A few years ago, I was diagnosed with a rare lung disease - Pulmonary Alveoli Microlithiasis - about which not much is known. Prior, I had been a runner in top condition (ran two marathons, ran daily) and it was caught by a fluke.
I need to get my lung functions tests done for comparison against the baseline established two years ago, as I have some diminishment in function and minimal diminishment in oxygen intake.
I am a full time doctoral student, teach and moved back to my home state of Maine for better air quality and school. After a few years of not being in shape (I let myself go after the diagnosis, and missed being able to fit into my pants), I have now gotten back into shape and regularly walk, bike and hike. I can no longer run comfortably, but that is not a great tragedy.
My question for the forum and spcialists is this: I am in good shape, am at the right weight for my height, do not drink alcohol, am a vegetarian, keep my coffee intake to a reasonable minimum and work hard to keep stress at bay. I cannot, however, climb stairs. I make myself do it several times a day in the hopes that I will build stamina, but it is getting harder and harder, not easier. I get out of breath, dizzy and am sometimes forced to take the elevator. I can bike several miles, flat out, without getting too out of breath, hit the stairs and be completely floored.
One suggestion I had was to do stair climbing workouts, as this is a different type of exercise than running, etc. Another, though, was that it might be my blood pressure. Should I consider blood pressure or cardiac, or just chalk it up to my disease? There is, incidentally, not a cure or treatment for my disease save for some experiemental stuff and lung transplant.
Mutations in Gene SLC34A2, the type IIb sodium-phosphate co-transporter gene, cause pulmonary alveolar microlithiasis and are possibly associated with testicular microlithiasis. Pulmonary alveolar microlithiasis affects people at every age beginning from the early childhood. It occurs probably as a result of autosomal recessive transmission. Familial occurrence is often found with family history of the disease being present in up to 50% of the reported cases.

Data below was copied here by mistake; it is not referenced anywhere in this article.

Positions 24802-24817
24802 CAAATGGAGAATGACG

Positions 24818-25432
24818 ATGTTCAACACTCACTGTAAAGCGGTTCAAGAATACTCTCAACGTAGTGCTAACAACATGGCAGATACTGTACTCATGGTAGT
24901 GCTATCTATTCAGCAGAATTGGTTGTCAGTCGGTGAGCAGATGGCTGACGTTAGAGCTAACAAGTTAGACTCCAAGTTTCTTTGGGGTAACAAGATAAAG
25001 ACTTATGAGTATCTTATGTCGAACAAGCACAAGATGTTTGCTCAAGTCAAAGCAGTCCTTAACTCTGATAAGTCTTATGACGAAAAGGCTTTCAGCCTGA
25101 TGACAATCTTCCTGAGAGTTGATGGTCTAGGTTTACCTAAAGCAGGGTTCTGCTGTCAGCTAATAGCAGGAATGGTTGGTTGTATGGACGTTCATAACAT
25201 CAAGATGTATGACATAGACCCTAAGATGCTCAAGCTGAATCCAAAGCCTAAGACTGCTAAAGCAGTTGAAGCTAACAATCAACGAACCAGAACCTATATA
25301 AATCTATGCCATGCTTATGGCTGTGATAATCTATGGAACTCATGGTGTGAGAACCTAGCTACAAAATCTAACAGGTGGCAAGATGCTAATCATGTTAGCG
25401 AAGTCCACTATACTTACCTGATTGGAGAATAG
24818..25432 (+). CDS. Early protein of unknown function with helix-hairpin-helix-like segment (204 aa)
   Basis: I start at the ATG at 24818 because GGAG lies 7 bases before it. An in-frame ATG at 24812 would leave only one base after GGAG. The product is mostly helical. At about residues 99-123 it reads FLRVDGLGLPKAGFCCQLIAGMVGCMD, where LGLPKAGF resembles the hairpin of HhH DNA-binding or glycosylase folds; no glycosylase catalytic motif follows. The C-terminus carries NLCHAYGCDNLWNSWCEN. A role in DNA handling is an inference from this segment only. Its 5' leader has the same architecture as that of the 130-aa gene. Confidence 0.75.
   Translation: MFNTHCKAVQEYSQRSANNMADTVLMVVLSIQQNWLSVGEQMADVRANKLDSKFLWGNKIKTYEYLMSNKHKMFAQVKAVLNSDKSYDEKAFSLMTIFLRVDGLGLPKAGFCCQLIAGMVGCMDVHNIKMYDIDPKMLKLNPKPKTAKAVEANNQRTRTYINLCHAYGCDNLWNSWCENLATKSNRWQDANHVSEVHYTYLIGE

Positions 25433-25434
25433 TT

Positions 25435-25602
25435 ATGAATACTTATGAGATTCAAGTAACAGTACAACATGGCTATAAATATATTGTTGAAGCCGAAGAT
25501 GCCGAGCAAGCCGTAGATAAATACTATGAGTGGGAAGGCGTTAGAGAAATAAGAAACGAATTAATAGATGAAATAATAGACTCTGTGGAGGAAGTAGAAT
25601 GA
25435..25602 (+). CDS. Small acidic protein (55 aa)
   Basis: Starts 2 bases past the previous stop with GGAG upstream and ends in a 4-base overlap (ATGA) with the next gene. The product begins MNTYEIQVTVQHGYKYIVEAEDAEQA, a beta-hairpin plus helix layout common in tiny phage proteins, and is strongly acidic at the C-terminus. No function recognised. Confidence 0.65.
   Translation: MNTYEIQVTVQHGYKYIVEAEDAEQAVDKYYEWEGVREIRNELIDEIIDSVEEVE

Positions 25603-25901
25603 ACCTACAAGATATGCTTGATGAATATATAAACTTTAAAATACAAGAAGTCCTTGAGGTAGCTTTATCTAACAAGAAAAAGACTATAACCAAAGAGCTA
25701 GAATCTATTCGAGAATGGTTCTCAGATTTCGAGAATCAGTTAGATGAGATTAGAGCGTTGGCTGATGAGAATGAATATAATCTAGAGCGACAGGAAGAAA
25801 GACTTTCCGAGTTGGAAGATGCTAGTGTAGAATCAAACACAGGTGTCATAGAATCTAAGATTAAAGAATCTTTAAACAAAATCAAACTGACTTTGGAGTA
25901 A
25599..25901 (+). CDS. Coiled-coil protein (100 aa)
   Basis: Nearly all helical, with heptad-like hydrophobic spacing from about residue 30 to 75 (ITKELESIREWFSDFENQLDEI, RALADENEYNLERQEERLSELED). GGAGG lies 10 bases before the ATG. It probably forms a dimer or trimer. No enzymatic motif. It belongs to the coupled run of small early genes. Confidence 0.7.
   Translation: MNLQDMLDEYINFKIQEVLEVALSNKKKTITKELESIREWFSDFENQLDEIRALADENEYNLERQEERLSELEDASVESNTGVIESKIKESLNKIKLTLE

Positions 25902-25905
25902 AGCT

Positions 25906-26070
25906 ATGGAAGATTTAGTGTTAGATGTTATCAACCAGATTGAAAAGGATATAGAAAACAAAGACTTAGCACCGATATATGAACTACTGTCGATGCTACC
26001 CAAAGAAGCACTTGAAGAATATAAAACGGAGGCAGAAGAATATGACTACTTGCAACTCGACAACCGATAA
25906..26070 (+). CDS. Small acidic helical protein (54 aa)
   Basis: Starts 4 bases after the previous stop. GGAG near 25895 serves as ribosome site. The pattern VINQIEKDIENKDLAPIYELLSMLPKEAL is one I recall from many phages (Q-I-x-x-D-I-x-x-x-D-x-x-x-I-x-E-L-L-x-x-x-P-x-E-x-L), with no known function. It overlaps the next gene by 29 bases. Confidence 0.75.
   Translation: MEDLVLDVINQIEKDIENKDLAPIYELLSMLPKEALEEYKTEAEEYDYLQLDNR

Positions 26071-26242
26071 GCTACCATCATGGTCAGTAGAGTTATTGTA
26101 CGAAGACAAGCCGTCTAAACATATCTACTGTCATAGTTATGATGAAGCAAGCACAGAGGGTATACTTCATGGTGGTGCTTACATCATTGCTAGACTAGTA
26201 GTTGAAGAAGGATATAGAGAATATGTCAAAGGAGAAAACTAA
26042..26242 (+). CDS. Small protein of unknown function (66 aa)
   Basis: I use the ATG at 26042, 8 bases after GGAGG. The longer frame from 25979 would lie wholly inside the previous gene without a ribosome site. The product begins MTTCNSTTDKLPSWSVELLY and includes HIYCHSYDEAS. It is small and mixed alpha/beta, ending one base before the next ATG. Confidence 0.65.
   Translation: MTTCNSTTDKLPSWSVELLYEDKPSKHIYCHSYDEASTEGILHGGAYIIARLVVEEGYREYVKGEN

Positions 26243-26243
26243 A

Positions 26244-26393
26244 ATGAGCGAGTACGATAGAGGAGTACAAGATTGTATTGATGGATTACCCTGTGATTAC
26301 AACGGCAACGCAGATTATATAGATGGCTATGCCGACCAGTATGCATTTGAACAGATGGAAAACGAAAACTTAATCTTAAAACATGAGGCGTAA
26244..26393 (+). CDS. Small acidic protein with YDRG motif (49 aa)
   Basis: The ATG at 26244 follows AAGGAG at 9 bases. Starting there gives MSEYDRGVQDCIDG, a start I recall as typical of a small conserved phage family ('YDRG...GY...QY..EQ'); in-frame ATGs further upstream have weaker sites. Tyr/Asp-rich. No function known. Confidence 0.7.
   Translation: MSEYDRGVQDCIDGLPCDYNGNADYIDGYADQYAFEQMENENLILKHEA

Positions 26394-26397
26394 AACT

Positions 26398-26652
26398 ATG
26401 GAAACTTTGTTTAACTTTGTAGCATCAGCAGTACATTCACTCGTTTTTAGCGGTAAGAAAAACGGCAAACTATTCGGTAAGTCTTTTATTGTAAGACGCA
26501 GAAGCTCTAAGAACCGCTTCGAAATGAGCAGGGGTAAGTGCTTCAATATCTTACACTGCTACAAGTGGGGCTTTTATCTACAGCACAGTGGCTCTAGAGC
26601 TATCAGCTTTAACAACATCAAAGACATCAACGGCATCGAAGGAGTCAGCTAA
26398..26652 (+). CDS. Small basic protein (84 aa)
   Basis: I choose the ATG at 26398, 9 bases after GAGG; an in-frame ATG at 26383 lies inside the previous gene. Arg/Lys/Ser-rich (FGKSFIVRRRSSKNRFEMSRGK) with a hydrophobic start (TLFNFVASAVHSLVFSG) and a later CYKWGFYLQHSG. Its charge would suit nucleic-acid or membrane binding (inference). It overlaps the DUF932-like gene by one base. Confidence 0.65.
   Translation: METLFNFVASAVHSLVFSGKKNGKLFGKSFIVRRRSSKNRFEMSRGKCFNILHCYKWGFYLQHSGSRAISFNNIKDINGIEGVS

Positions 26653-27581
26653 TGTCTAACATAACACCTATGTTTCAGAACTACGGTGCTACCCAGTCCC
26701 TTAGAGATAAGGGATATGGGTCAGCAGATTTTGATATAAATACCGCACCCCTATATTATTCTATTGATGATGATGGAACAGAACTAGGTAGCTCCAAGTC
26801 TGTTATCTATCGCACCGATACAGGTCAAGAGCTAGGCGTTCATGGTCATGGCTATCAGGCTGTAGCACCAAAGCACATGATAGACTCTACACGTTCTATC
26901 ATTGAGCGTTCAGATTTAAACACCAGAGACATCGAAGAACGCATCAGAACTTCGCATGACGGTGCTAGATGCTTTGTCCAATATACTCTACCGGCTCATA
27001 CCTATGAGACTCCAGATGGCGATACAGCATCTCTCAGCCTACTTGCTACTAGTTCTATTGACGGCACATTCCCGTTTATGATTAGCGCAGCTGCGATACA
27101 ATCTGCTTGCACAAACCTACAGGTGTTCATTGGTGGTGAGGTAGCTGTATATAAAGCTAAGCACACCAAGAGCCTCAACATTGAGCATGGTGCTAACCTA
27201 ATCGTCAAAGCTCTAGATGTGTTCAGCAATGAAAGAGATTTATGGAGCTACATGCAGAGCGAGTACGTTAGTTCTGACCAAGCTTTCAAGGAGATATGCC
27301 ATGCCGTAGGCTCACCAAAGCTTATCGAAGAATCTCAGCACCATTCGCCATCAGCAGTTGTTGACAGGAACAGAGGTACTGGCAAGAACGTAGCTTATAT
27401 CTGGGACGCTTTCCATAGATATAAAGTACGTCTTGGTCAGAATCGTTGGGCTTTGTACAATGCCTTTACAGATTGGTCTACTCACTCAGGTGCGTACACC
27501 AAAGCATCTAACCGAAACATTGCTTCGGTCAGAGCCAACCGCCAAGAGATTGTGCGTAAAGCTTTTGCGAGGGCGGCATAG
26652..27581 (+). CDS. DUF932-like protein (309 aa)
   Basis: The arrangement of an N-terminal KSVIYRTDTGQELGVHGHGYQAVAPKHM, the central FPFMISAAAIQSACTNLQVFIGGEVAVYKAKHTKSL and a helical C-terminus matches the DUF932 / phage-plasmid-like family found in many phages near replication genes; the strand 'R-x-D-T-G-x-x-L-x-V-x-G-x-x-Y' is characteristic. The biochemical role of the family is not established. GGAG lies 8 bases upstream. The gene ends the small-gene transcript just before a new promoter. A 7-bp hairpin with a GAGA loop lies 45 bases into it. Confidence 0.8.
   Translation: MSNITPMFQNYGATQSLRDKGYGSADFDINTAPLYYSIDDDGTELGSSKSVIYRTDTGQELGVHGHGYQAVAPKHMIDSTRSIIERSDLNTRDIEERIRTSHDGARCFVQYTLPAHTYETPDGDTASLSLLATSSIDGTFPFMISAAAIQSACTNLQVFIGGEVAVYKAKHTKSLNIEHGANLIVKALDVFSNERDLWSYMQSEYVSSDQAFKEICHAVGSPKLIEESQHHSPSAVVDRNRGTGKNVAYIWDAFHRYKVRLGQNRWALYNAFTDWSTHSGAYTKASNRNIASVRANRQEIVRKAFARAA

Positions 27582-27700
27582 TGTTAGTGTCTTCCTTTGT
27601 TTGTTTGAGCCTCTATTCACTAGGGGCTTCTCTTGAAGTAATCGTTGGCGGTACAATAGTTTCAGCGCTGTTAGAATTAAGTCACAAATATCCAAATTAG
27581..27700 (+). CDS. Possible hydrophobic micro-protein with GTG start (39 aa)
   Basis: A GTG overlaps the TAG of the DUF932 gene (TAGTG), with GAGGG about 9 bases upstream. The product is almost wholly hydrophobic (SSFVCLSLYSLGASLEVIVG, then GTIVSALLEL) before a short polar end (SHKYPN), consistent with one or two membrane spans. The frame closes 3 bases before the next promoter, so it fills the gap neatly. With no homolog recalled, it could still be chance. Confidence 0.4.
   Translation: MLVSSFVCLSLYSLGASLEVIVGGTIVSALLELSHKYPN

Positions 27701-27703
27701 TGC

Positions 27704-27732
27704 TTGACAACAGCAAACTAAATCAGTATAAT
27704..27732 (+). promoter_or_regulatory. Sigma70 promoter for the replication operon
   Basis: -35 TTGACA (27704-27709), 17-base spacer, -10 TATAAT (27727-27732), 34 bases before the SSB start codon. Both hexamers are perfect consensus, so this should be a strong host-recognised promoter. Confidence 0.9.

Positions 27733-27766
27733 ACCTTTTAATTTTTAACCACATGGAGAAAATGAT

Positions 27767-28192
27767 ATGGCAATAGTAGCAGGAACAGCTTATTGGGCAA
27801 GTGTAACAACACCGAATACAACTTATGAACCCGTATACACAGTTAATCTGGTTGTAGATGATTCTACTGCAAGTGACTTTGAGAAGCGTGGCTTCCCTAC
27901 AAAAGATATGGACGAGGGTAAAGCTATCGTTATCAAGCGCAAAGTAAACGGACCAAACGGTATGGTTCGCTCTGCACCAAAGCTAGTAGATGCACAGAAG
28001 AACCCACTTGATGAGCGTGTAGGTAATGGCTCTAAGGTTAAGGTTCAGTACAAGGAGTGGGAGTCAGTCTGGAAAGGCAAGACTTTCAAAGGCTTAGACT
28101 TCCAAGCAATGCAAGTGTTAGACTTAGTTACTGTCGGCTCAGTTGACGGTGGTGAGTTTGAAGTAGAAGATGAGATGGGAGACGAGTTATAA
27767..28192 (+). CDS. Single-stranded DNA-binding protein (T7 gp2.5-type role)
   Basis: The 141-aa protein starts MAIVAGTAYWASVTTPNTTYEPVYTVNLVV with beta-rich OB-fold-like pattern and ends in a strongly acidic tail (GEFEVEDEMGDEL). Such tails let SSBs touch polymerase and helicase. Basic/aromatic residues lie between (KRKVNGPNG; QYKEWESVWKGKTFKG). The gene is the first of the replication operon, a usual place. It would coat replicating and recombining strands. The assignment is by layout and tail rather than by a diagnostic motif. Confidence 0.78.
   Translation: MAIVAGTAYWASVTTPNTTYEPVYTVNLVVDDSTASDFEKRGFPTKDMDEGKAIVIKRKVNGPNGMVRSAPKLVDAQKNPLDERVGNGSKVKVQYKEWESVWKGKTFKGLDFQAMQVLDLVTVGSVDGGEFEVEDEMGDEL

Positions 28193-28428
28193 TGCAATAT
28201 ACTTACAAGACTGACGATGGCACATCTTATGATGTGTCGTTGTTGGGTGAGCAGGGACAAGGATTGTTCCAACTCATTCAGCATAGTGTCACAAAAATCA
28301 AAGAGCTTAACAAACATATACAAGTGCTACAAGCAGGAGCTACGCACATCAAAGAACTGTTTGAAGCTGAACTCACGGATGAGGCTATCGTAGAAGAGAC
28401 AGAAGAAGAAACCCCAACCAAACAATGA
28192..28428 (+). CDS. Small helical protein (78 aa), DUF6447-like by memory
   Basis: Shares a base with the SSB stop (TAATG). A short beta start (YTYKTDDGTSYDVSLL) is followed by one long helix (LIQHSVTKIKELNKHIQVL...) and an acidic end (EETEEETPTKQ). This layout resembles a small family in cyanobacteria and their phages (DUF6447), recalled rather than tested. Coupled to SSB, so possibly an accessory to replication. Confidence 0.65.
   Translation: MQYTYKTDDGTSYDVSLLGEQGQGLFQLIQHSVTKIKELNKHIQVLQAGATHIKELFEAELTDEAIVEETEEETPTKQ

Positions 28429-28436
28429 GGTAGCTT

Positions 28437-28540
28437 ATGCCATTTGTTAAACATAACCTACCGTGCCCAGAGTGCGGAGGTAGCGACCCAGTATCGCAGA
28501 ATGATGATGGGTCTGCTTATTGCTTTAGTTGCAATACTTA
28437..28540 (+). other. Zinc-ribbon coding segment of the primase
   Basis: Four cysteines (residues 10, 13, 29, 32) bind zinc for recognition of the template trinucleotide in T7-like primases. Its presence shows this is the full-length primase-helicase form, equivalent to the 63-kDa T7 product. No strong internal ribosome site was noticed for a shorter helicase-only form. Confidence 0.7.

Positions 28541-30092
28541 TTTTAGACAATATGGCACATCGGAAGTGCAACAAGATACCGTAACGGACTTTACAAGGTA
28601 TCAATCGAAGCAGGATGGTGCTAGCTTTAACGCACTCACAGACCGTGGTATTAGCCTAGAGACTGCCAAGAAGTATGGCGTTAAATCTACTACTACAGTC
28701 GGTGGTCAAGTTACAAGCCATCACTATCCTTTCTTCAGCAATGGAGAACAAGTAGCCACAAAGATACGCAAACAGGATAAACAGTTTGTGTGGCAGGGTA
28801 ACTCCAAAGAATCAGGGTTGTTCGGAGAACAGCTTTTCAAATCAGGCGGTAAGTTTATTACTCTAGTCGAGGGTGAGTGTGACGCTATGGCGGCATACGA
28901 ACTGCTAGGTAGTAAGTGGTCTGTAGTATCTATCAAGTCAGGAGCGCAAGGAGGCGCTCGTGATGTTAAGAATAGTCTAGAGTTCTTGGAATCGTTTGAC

One study concluded that testicular microlithiasis and poor sperm function represent risk factors for testicular cancer: in our study, 30.6% of the patients who developed cancer presented these features. At ultrasound examination, testicular microlithiasis is often associated with testicular cancer (53.8%).
Pulmonary hypertension can occur secondary to alveolar microlithiasis and has been treated with Bosentan: You should be checked for pulmonary hypertension, as a cause of your shortness of breath.
Exercise capacity is closely related to the specific training activity and that may account for the disparity between your cycling capacity and the stair climbing shortness of breath. One approach to this would be to do physiologic monitoring of your heart and lungs while on a stair master.
Copyright 1994-2018MedHelp.All rights reserved. MedHelp is a division of Vitals Consumer Services, LLC.
The Content on this Site is presented in a summary fashion, and is intended to be used for educational and entertainment purposes only. It is not intended to be and should not be interpreted as medical advice or a diagnosis of any health or fitness problem, condition or disease; or a recommendation for a specific test, doctor, care provider, procedure, treatment plan, product, or course of action. MedHelp is not a medical or healthcare provider and your use of this Site does not create a doctor / patient relationship. We disclaim all responsibility for the professional qualifications and licensing of, and services provided by, any physician or other health providers posting on or otherwise referred to on this Site and/or any Third Party Site. Never disregard the medical advice of your physician or health professional, or delay in seeking such advice, because of something you read on this Site. We offer this Site AS IS and without any warranties. By using this Site you agree to the following Terms and Conditions. If you think you may have a medical emergency, call your physician or 911 immediately.